Researchers who analyzed pooled data from several studies concluded that using condoms was linked to a modest reduction in the risk of acquiring the herpes simplex virus 2 (HSV-2), although the effect was not as large as that observed with other sexually transmitted diseases.
For the study the researchers identified 6 prospective studies that had collected data on individual condom use and where HSV-2 had been confirmed with lab tests. Longitudinal studies are studies that observe patterns of behaviour or drug use over a length of time and link them to outcomes measured during or at the end of the period.
For the analysis they used two ways of measuring effective condom use: they worked out a percentage of total sex acts that used condoms and they also used a figure calculated from absolute numbers of unprotected sex acts. The results showed that:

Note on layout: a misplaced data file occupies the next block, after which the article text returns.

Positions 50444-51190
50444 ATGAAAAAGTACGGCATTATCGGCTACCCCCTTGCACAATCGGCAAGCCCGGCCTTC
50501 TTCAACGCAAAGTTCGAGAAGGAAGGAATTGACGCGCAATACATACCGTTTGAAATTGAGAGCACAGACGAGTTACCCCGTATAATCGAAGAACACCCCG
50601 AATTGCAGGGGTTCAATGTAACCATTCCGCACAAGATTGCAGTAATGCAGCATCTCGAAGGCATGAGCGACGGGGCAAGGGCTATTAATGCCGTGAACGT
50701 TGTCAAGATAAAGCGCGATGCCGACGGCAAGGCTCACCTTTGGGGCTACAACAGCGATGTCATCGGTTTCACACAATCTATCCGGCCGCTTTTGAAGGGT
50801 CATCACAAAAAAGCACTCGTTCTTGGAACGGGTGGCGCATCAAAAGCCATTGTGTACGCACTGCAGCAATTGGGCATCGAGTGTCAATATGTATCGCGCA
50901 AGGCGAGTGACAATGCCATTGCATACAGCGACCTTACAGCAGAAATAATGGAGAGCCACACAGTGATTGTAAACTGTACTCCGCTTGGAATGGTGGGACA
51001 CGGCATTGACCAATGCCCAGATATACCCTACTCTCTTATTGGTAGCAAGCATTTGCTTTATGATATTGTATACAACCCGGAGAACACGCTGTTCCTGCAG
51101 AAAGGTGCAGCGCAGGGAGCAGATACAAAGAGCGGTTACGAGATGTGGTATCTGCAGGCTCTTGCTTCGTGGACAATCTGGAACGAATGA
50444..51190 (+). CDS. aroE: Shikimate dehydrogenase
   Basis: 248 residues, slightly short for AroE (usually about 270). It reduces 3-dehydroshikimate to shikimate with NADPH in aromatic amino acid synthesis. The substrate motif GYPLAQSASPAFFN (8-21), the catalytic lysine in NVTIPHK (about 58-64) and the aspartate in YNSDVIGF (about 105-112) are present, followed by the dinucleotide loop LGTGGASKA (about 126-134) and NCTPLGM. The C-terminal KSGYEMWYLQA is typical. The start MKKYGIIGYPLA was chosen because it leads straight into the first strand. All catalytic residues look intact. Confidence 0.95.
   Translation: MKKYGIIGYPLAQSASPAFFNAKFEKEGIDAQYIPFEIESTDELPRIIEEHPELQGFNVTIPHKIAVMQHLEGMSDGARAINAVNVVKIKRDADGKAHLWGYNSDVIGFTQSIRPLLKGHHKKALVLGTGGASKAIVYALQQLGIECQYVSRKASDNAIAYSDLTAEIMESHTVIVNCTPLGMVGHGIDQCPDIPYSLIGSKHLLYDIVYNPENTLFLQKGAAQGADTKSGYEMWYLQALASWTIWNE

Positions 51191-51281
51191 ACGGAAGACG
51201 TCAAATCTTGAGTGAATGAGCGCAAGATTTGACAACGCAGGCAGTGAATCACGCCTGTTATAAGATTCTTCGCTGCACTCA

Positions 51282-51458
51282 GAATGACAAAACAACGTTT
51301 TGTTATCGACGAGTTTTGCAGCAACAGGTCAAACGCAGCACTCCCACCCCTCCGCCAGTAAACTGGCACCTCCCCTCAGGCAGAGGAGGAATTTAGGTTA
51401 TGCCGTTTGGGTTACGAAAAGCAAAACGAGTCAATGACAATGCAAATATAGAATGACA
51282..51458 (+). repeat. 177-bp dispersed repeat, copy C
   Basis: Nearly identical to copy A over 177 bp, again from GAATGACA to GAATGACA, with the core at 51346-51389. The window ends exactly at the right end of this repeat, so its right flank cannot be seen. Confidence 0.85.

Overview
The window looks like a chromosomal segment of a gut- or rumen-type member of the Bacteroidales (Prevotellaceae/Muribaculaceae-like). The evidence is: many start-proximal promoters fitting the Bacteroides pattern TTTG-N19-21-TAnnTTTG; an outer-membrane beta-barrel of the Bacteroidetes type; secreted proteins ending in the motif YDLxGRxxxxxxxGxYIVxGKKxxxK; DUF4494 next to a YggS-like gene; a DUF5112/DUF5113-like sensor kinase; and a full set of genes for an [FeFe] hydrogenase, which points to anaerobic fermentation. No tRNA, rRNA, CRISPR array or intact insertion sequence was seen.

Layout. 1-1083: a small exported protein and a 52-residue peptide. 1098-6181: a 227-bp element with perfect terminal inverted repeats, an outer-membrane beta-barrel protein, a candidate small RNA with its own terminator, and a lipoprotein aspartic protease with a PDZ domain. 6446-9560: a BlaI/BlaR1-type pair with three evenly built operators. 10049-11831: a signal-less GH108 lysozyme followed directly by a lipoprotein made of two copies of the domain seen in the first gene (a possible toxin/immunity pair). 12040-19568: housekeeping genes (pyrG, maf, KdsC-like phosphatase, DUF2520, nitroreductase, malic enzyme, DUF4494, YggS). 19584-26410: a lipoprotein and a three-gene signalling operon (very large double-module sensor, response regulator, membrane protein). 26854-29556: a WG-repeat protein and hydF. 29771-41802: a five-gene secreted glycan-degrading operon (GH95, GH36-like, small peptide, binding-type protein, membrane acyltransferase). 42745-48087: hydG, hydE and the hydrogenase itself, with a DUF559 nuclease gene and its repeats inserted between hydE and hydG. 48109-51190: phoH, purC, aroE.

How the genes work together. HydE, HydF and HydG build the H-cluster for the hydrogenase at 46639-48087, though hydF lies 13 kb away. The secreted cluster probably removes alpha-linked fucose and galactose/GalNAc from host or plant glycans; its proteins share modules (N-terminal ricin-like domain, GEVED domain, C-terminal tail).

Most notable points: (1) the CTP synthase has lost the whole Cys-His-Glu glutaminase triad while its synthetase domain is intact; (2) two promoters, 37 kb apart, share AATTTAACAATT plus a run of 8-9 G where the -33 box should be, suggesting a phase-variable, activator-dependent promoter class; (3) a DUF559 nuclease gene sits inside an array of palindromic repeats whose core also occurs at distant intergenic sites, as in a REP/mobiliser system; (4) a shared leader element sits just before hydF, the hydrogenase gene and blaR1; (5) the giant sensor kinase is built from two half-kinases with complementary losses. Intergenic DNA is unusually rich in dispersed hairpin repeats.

* The pooled data covered 5,384 people who did not have HSV-2 at the start of an overall total of over 2 million days of follow up.
* 415 people tested positive for HSV-2 during the follow up.
* People who used condoms 100 per cent of the time had a 30 per cent lower risk of acquiring HSV-2 than those who never used them.
* The risk of acquiring HSV-2 went up steadily and significantly with each unprotected sex act.
* These ratios were the same for men and women.
Public Health Agency of Canada
- New Condom That Breaks The Mold
- Herpes (HSV) Symptoms And Treatments
- Contraceptive Effectiveness
- Women Who Drink Moderately Have Lower Cardiovascular Risk
- Obese blacks and whites risk prostate cancer recurrence
- Studies Show the Benefits of Breastfeeding
- Binge Drinking Linked With Hemorrhagic Stroke
- Smoke Raises Risk Of Death From Cardiovascular Disease